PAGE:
7 Different Types of Asthma

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Asthma affects people differently; from the symptoms, they experience to the triggers that bring on an attack.

Resultantly, there are several sub-conditions that more closely identify these distinctions.

In this article, we’ll discuss these and what measures you can take to treat and prevent them where possible.

Exercise-induced asthma (EIA)

Exercise-induced asthma is brought on by physical exertion and causes a tight chest, shortness of breath, and coughing.

Some people may only experience asthma symptoms after taking part in exercise, or find that exercising results in exacerbated symptoms. This may be diagnosed as exercise-induced asthma.

You may think that this type of asthma diagnosis means that you cannot partake in regular physical activity, however, exercise is actually encouraged to try and relieve symptoms and build better lung capacity.

In order to control symptoms you may have to remember to warm up and take your preventer inhaler prior to exercising.

Occupational asthma

If you develop asthma symptoms when you are at your workplace then you might have occupational asthma. Symptoms include difficulty breathing, wheezing, or a tight chest.

There are particular jobs that have a higher risk of occupational asthma developing in their employees due to certain dust, chemicals, and fumes. These jobs might include roles working in a bakery, in healthcare, in metalworks, on a farm, as a cleaner, or as a hairdresser.

The body sometimes develops an allergy to something because it has been exposed to large amounts of the substance for long periods of time.

This type of asthma accounts for the highest percentage of those receiving an asthma diagnosis as an adult. It can lead to a large portion of those who have received a diagnosis having to take time off work or even find a new job.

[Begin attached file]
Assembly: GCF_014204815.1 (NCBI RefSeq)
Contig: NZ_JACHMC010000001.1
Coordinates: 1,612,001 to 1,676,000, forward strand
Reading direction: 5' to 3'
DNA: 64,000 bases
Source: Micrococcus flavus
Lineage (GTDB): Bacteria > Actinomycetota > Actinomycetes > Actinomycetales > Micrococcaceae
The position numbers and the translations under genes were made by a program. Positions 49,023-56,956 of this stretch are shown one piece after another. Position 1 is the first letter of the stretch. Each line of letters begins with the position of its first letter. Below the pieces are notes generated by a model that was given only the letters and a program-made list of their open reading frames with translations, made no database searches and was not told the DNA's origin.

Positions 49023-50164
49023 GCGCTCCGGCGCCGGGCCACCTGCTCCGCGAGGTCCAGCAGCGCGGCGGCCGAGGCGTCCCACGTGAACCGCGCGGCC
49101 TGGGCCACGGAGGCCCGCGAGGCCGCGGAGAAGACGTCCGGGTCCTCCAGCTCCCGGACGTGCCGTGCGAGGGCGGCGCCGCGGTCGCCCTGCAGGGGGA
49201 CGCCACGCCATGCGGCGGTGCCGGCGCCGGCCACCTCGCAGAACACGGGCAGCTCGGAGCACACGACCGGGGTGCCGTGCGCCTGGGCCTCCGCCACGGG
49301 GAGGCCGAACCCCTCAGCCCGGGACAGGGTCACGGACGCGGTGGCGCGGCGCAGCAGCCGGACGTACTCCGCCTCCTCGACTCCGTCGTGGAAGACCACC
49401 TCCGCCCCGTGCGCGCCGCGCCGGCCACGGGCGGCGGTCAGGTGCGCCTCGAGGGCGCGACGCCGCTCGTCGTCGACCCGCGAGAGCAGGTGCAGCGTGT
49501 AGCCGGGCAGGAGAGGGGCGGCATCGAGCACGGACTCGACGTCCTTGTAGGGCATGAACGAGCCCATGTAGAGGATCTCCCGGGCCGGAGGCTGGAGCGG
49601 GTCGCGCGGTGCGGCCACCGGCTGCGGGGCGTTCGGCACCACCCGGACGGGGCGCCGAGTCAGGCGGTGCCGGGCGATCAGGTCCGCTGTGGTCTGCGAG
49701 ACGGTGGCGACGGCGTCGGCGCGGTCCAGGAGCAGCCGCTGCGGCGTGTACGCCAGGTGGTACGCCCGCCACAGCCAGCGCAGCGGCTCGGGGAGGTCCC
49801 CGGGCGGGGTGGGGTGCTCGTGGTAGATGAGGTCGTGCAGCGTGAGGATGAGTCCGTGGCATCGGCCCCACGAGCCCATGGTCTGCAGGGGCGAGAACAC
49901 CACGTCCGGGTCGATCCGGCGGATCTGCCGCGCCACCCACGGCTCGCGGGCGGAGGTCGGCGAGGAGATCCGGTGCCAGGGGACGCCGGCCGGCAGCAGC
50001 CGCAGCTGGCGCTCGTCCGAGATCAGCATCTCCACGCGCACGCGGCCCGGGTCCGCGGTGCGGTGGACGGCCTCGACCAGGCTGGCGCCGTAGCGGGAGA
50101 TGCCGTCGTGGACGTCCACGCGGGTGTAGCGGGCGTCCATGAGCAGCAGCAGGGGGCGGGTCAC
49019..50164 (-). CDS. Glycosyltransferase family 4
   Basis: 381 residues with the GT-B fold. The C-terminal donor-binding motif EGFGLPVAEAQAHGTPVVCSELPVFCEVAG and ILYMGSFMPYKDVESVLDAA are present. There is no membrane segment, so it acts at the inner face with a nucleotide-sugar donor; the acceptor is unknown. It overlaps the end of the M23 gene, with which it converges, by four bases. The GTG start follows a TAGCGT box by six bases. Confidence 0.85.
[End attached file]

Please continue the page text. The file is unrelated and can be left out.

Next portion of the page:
Difficult to control

Difficult-to-control asthma and severe asthma are two separate conditions that affect a small number of asthmatics.

Those people living with difficulty controlling asthma might regularly struggle to breathe and also experience dangerous asthma attacks more frequently.

The condition is usually caused by the presence of another chronic illness, smoking or an ineffective asthma control routine. It can be better managed with the right level of support and expertise.

Severe asthma

Severe asthma has similar symptoms to difficult-to-control asthma but requires more specialist input and complex treatment often resulting in more time spent in a hospital setting.

This condition means that regular asthma treatments such as steroids do not work as well as they do for non-severe asthmatics. More intense treatments may be required such as the use of nebulizers, physiotherapy, and psychology.

Seasonal asthma

You may have seasonal asthma if you only experience your symptoms at particular times of the year. This is usually due to an allergic reaction to a seasonal change such as the presence of pollen or mold.

In order for each individual to better control their asthma they should try and identify their own seasonal triggers.

Nocturnal asthma

Also known as nighttime asthma, this condition can disrupt sleep patterns and leave asthmatics feeling tired and irritable.

People with this condition experience exacerbated symptoms when they try to go to sleep.

The exact reason behind this is not known but it is thought to be linked to lying in a reclined position and exposure to dust and cooler air. The use of long-acting preventative treatments such as inhalers throughout the day can limit the chances of a nocturnal asthma attack occurring.

Aspirin-induced asthma (AIA)

Aspirin and other non-steroidal anti-inflammatory drugs (NSAIDs) can cause an asthmatic reaction in some people.

This often presents itself through particular nasal symptoms including rhinitis and nasal polyps. A diagnosis of AIA may be given if aspirin or another NSAID has been ingested and the mucus lining of the nose shows inflammation alongside increased asthma attacks.

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Tom Perry, M.D., attended Tulane University and graduated Magna Cum Laude with a B.S. degree in Parasitology. He received his M.D. degree in 1983 from the University of Virginia School of Medicine, where he gained extensive research experience, including studies conducted through the National Institutes of Health.